Adverse Use As Termination of Unopened Easement
In a case of first impression, the Hawai`i Intermediate Court of Appeals has determined that an express, albeit unopened, easement might be terminable by an adverse use of the servient parcel. Childs, et al. v. Harada, et al., 130 Haw. 387, (ICA, 2013).
The Court analyzes precedent from jurisdictions across the U.S., beginning with the NY Appellate Division case of Castle Associates v. Schwartz. It announces a test that centers on the nature of the impediment. On the one hand, “where the nature of the servient estate owner's use of the easement is a readily removed or dismantled impediment, obstruction, or such,” the prescriptive period does not run against the dominant estate until a demand to open the easement area is made. The Court also held, however, “that courts must determine whether the servient estate's use or improvement of an easement is so completely irreconcilable with the dominant estate's future interest in the easement that the prescriptive period is triggered.”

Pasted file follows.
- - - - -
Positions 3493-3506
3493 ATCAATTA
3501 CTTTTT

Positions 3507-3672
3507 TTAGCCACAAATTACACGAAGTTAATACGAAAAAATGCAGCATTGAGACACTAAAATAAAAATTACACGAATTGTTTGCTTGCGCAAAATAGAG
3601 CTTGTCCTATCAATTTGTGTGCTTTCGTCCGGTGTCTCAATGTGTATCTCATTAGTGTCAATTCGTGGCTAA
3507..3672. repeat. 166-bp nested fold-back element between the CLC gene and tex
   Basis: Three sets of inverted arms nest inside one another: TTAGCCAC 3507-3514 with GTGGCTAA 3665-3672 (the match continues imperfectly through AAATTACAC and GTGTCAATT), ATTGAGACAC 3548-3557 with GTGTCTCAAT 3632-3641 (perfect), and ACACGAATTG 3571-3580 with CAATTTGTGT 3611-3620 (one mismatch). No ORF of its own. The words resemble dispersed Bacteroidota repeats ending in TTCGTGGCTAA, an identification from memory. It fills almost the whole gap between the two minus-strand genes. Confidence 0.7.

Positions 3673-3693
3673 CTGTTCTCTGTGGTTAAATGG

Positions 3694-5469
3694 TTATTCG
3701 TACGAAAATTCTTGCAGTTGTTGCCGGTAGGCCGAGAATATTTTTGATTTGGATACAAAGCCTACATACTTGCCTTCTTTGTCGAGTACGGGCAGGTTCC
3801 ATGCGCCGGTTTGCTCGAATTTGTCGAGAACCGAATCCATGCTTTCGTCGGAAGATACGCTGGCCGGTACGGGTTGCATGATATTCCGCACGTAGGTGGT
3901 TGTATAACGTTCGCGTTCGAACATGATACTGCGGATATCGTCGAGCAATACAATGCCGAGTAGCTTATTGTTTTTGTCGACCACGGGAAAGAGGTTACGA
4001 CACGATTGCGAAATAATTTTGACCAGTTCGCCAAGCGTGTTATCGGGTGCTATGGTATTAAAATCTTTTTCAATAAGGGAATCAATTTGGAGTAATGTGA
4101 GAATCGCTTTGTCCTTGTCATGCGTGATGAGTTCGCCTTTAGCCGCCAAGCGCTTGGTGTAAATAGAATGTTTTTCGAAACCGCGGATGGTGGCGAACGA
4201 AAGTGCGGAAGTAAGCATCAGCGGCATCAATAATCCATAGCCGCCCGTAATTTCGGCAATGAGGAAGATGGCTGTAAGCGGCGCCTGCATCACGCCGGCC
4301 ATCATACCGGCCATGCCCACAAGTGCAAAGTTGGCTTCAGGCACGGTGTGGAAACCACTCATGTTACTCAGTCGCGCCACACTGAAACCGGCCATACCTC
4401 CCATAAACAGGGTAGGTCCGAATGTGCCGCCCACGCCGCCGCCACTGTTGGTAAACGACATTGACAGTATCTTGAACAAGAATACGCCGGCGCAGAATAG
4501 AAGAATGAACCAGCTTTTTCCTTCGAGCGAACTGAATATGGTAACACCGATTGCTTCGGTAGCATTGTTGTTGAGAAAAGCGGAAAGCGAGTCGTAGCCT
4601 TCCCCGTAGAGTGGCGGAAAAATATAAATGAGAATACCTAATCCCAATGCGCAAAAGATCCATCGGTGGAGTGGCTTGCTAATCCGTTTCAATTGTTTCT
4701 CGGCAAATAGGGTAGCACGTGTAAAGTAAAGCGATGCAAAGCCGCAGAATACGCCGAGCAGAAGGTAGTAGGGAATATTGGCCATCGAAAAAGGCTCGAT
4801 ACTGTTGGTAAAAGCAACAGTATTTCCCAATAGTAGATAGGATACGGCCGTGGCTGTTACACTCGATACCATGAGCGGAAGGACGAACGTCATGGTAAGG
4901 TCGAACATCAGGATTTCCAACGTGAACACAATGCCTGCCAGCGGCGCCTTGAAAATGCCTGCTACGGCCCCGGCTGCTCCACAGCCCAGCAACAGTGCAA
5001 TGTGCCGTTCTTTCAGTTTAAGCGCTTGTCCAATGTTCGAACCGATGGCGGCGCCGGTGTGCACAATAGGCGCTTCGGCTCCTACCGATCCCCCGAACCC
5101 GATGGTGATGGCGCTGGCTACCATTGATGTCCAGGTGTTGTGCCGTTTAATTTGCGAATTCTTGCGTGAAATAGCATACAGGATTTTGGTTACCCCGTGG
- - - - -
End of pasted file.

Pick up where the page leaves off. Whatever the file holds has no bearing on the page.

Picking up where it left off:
One key fact in the case involved the obstruction posed by a “hoshidana,” a large, heavy “coffee-drying structure” not permanently affixed to the ground.
The Court’s characterization of the dominant estate as a “future interest” is troubling. While the Court commends the Castle Associates approach, this formulation doesn’t provide much guidance for the parties. Despite the September opinion date, the case is not yet ripe for further appeal due to procedural matters. In the meantime, it makes for interesting reading in an area of law that is seeing increased litigation. (N.B.: This is a lengthy opinion that addresses many issues in addition to termination.)